A city’s infrastructure is composed of not only buildings, roads, bridges, parks and shopping malls, but canals. These canals are even more important in Cambodian cities, which are inundated with daily downpours of rain for a large portion of the year.
The streets of Cambodia are often flooded due to an old, dilapidated sewage and canal system. But Phnom Penh City Hall has created a plan to renovate the current drainage canal system in Meanchey district within Stung Meanchey commune. Currently, the canal runs from Stung Meanchey to Prek Hor Bridge, Kandal province. The system will be cleaner and will help the city arrange waste disposal according to city officials.
But one of the main issues the government is facing concerns the people who live along the canal. Many of the canal’s issues relate directly to the people living along it. It is often filled to the brim with trash and mud, clogging the entire system and leaving fetid pools of sewage in various places in the city.
The canal is inhabited by over 500 families, and the government is planning to move them to a temporary housing site while they redevelop the canal before offering them official land titles along the new canal.
City Hall spokesman Met Measpheakdey told Post Property that the canal cannot function properly with people living along it, and the garbage that they dump into the canal was causing problems for the rest of the city.
“Living on the canal is illegal and has caused problems for people in the area and other people because the dams are not functioning,” he said.
“The City Hall governor aims to develop the Stung Meanchey canal into a concrete canal, as well as other canals which we will build in a very clean way that will be easy to manage.”
He added that the plan will be split into four stages. More than 150 families will be forced to live in temporary housing as the government “clears the land for development” during the first phase. According to City Hall, the temporary housing will have free utilities.
The Canal Development Plan will be launched later this year once current residents are moved to temporary locations in the area.
“The provision of temporary homes, toilets, water, medical services, security services and public services are free to the people, and the relocation of the new residences is guaranteed for housing, health and well-being,” he said.
Once the development is finished, people will receive land titles for a 24-square-metre plot.
“If people understand and cooperate they can serve their own interests together with Phnom Penh City Hall. They do not have legal land titles for the area, so it will be good for them to get land titles,” he said, adding that despite removing them from their homes, the development would benefit them and the rest of the city.
The 500 families will live in the temporary housing for up to three months.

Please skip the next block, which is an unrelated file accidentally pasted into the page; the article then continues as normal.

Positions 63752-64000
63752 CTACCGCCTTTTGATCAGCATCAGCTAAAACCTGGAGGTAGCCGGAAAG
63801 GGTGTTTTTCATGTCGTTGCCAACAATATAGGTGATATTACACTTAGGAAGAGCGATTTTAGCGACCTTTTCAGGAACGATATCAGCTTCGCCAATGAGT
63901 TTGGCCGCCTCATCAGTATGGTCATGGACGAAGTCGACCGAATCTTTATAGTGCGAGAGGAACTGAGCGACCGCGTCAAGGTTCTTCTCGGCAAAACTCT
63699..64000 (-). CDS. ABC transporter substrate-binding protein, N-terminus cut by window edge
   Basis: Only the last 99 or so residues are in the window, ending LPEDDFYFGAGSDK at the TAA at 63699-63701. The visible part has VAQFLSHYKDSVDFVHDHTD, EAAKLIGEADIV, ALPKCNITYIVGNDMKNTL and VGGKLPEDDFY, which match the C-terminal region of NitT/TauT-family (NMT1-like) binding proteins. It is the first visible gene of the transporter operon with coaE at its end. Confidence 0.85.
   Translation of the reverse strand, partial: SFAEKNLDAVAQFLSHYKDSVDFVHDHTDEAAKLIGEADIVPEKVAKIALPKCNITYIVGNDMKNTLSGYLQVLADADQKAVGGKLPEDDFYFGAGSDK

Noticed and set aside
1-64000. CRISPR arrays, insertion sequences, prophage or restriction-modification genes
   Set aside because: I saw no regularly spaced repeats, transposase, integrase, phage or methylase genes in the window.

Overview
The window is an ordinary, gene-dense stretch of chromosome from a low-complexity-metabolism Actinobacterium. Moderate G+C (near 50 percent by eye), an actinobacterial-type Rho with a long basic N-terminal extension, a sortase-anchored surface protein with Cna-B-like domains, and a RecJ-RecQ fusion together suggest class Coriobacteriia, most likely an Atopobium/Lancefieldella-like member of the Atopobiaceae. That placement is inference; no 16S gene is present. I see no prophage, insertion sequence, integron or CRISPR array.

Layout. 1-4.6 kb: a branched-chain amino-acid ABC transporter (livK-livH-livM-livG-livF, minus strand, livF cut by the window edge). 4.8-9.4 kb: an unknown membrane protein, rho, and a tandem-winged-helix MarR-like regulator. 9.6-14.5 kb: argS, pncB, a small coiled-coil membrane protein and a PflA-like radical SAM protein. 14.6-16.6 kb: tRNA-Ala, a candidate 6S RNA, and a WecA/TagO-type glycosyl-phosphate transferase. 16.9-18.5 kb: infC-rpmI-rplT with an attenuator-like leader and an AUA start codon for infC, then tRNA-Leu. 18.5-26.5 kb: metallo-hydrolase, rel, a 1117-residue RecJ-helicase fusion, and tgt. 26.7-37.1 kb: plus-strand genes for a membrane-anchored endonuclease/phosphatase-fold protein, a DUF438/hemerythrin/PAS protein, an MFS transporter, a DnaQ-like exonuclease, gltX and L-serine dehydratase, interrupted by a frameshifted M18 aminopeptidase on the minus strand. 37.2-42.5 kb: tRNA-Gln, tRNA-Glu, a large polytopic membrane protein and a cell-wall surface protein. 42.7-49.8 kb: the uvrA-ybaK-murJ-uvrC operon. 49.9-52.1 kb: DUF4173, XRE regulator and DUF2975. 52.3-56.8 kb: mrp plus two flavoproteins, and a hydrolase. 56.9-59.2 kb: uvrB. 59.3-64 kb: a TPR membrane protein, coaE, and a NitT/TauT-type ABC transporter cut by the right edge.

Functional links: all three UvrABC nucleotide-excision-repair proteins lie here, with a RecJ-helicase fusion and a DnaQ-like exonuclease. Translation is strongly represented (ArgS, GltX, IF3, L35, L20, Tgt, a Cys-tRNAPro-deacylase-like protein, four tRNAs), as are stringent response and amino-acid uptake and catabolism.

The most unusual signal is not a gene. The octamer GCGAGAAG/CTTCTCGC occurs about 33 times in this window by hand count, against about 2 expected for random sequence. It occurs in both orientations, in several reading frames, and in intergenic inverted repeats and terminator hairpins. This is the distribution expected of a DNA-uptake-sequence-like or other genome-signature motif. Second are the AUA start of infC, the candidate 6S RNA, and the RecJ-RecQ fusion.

“My family has lived near the Stung Meanchey canal for more than 10 years, and we bought land from the old property owner. We also attended a meeting and understood the project on the canal,” said 32-year-old Por Chanthorn. “My family bought this land for $7,000 and we are in the second stage of developing the canal here after many years of requests.”
She said the project had been discussed for many years but will start officially in December.
“We hope to receive land near the school and near a business after the project gets done because to move to another place will cause a lot of issues,” she said, adding that the land they are being given titles to is smaller than she would have liked. Despite the size, she said she was happy that they were finally doing something about the canal, which had not been working for decades.
“We hope that the drainage system will be able to get rid of trash, sterilisation and theft. It will probably take one year to complete,” she told `Post Property.
People in the area are excited for the development after seeing positive studies and plans for the development. The final meeting with residents was held in October.
Im Song, a 70-year-old resident with a house near the old canal, said he lived there for more than 10 years after moving from Prey Veng province.
“I have not heard about any development in this area,” he said. His family sells fish at the market near his home, and he was afraid that being moved away would make it hard to find work.
Dy Chanthan, a 49-year-old Stung Meanchey 1 resident, said her home would not be affected by the canal development project but that many of her neighbors would have to move.
“Whether or not it affects anyone, the development of the canal area can help reduce the amount of trash and other stuff,” she said.
City Hall claimed they organised many public forums to “consult” with the people in the community about the project. They also claimed that “100 percent” of people in the area agree with the development.